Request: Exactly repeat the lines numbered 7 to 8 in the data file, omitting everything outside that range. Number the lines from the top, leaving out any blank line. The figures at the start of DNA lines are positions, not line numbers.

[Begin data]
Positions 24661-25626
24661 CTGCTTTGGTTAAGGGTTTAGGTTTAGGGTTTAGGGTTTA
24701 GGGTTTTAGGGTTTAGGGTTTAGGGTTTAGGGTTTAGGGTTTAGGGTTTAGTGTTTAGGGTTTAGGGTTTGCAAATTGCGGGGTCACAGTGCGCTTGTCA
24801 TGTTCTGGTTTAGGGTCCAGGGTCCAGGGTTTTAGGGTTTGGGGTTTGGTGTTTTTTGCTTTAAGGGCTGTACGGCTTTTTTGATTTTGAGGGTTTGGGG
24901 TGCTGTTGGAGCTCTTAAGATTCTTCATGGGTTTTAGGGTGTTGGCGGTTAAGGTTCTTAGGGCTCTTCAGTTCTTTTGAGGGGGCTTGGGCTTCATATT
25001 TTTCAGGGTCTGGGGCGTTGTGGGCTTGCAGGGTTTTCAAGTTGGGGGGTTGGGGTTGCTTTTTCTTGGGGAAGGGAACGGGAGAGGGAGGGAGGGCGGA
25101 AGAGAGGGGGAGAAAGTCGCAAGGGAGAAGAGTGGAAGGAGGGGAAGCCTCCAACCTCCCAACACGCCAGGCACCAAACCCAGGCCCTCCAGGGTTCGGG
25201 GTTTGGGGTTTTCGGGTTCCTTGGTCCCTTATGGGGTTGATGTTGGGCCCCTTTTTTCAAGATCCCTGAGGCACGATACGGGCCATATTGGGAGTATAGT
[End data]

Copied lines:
25101 AGAGAGGGGGAGAAAGTCGCAAGGGAGAAGAGTGGAAGGAGGGGAAGCCTCCAACCTCCCAACACGCCAGGCACCAAACCCAGGCCCTCCAGGGTTCGGG
25201 GTTTGGGGTTTTCGGGTTCCTTGGTCCCTTATGGGGTTGATGTTGGGCCCCTTTTTTCAAGATCCCTGAGGCACGATACGGGCCATATTGGGAGTATAGT